• Lani Rosales

      March 8, 2011 at 9:51 am

      Yep, on the same page. I like the archery analogy!


    March 8, 2011 at 9:23 am

    I think part of the problem is that nuance is next to impossible in 140 characters. Sound bites dominate over guidance as to analysis of results and how learning how to do better. Learning demands stretching and taking risks- Vygotsky talks about the “Zone of Proximal Development” where you constantly push a student beyond where they are, by “scaffolding” skills and asking them to do a little bit more each time. (This is also why video games hijack the brain so well- the next level is always just a l*little* bit harder than the last, encouraging us to try and give it another go until we reach mastery)
    Learning is about taking those small, educated risks for the payout they deliver- and if we get too risk adverse, we lose that payoff.

    I agree with your examples- it’s about integrating what you know and pushing yourself further, otherwise, the comfort zone leads to stagnation, but I don’t think anyone really means “jump out of an airplane with out a parachute”- but if they do, they are plain crazy.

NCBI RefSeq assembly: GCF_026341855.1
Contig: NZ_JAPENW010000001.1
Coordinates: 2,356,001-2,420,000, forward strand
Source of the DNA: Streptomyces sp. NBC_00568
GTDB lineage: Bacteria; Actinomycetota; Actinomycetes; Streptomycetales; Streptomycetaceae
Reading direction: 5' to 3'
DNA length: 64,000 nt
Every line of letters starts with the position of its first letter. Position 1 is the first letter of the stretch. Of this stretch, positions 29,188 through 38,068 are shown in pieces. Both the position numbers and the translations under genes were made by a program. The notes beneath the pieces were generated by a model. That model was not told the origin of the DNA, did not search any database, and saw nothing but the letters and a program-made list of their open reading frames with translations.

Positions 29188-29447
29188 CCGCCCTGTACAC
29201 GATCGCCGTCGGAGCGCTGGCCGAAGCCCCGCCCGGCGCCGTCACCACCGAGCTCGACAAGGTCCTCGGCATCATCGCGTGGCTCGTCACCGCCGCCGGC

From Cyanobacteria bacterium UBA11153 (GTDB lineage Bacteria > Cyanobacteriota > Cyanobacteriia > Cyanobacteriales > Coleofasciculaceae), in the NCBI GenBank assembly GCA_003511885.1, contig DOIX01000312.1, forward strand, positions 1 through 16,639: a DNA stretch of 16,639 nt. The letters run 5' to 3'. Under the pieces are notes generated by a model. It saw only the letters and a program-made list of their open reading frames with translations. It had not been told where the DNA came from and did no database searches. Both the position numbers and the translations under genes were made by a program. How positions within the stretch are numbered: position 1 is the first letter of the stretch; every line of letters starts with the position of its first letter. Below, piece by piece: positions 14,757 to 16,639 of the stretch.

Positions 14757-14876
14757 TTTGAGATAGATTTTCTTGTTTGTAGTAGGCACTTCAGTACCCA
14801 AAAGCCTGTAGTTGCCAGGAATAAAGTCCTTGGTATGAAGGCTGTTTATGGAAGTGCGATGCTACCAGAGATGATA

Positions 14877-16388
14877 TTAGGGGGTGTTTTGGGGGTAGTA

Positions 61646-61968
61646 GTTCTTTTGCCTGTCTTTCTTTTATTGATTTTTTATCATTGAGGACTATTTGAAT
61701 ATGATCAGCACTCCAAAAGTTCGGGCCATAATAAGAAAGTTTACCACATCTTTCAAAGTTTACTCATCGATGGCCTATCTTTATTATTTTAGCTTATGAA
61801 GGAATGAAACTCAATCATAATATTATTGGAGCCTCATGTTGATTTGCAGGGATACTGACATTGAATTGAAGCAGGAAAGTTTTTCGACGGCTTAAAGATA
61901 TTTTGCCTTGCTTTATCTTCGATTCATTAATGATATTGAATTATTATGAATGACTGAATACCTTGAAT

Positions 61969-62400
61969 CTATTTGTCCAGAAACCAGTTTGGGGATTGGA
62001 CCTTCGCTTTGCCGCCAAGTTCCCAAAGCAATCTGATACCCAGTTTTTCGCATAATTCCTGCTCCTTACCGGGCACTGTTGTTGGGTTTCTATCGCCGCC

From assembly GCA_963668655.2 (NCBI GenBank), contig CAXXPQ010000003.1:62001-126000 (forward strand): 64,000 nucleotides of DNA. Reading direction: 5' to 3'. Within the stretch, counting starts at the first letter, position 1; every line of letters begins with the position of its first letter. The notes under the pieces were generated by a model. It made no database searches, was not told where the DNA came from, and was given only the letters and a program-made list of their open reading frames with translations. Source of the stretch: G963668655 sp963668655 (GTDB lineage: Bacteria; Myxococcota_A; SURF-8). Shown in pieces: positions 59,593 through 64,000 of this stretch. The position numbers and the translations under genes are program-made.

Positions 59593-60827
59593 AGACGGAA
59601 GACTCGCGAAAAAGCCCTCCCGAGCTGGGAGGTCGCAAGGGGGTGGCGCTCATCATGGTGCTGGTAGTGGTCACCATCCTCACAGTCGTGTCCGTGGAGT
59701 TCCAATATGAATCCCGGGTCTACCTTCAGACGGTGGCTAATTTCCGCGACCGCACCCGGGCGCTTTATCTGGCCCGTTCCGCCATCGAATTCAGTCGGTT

• Lani Rosales

      March 8, 2011 at 9:55 am

      Whitney, I completely agree with everything you say… until the last line that you don’t think anyone really means “jump out of an airplane with out a parachute…”

      See, I think that’s the problem. You and Vygotsky are right on and I *really* love how you summarize the problem, but I personally know people who because of getting all pumped up on Twitter and the like, they go from 0 to 60 and “launch” a business overnight (typically they’ve become Twitter experts since they signed up for Twitter and it didn’t crash their computer). There is a culture being promoted of making the jump without a parachute and then “learning” from your failure… umm, pancakes on the ground can’t learn.

      GREAT points, Whitney!!